I have two log files that are being generated from a decoded binary data. The decoders are slightly different, and I am trying to isolate the differences in the output. To do this, I am diffing the two log files, which works pretty well except that the time stamps are different for each line. For certain reasons, the differences in the time stamps is not relevant, so I want diff to ignore them.

Because the log files follow a specific format, I can simply exclude the last ~40 characters from each line to ignore the time stamps. EX:

Line A:

[T9] | ENTRY NAME                       varA             = 0000012B  varB             = 00000000 | 000015.508.107.113s | file.cpp              :738

Line B:

[T9] | ENTRY NAME                       varA             = 0000012B  varB             = 00000000 | 000015.508.107.163s | file.cpp              :738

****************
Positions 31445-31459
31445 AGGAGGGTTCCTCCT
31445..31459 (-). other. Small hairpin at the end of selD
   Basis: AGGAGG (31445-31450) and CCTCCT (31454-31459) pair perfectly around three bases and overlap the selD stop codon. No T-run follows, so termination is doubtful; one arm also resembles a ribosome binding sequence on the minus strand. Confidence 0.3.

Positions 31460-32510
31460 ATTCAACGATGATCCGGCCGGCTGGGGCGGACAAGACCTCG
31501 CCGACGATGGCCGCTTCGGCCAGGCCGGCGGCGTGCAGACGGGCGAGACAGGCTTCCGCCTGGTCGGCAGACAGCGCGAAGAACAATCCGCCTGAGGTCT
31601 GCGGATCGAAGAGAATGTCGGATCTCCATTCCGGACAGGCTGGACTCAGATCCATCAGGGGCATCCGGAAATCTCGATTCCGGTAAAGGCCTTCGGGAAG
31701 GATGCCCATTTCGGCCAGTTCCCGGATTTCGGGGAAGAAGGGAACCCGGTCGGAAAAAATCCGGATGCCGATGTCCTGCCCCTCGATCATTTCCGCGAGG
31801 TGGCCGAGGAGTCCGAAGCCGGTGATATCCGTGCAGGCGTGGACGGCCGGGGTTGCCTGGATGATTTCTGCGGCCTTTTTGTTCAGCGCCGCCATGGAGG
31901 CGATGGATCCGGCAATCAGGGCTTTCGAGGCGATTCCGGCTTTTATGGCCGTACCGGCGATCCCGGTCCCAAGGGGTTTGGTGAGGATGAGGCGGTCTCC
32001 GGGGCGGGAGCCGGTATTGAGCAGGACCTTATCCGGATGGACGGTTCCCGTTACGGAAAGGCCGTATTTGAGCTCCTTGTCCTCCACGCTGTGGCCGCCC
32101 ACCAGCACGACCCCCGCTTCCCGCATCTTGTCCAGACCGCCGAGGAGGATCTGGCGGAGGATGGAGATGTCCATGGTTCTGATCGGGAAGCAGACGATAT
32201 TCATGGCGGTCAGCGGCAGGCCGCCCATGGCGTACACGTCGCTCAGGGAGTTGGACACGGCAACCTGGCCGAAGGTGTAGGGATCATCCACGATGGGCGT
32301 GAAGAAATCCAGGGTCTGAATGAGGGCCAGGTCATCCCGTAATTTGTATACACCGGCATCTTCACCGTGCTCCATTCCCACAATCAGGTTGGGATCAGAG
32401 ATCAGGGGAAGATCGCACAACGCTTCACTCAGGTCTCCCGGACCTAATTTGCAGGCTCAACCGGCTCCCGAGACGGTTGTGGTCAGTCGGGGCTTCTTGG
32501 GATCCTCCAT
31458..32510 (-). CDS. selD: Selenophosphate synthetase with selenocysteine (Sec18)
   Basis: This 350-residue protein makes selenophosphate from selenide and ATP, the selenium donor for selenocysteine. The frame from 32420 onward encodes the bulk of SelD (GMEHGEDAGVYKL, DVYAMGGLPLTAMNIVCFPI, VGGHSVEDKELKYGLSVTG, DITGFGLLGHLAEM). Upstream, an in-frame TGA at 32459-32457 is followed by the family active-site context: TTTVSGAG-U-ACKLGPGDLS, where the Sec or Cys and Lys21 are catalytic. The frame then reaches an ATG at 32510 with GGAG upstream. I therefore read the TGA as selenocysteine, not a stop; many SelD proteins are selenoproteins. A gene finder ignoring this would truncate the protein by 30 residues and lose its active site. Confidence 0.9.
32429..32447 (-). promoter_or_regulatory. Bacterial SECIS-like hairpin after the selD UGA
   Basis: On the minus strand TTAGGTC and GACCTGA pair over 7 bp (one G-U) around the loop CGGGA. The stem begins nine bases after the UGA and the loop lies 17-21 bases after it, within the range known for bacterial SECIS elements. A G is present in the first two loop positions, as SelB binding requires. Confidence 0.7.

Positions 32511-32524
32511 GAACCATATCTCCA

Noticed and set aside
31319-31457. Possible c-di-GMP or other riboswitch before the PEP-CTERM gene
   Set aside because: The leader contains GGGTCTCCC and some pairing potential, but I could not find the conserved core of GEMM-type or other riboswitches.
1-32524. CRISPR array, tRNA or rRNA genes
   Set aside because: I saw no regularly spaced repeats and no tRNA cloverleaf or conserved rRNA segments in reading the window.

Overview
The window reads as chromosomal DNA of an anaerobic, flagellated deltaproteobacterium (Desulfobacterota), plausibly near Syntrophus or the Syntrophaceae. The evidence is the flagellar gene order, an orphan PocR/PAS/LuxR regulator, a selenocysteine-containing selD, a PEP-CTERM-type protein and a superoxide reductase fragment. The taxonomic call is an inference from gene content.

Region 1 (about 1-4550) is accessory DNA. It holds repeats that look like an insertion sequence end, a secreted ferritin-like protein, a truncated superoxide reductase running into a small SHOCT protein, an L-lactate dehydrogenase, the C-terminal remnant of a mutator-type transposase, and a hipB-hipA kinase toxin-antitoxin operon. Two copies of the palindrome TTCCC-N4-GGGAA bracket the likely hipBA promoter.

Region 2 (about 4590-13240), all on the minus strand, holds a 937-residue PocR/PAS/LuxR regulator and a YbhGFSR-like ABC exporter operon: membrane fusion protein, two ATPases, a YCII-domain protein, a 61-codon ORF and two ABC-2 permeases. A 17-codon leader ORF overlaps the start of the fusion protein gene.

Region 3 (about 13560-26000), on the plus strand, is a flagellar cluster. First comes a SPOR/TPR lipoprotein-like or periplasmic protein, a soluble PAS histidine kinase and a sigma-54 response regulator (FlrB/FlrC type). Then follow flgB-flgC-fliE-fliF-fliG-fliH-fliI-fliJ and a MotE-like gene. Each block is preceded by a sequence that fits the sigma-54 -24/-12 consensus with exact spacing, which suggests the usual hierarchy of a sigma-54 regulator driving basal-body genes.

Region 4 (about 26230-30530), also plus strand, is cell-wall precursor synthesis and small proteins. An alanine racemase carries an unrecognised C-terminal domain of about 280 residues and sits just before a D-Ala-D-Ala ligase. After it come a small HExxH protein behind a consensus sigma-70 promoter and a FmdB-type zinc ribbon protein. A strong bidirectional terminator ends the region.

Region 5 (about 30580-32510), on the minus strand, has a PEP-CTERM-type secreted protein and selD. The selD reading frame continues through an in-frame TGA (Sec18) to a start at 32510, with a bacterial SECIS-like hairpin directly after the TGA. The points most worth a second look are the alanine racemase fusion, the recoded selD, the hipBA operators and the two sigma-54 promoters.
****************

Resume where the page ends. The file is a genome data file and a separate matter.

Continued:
These lines should be treated as identical in my case.

How can I tell diff to only include the first n characters from each line, or exclude the last m characters from each line?


In bash, you can use process substitution.

To remove last 40 characters, you can use

diff <(sed 's/.\{40\}$//' file1) \
     <(sed 's/.\{40\}$//' file1)

To select first 40, you can use

cut -c1-40 file
  • 2
    I combined both parts to do the following: diff <(cut -c -97 fileA.txt) <(cut -c -97 fileB.txt) > log.patch – TheBat Aug 18 '16 at 16:00

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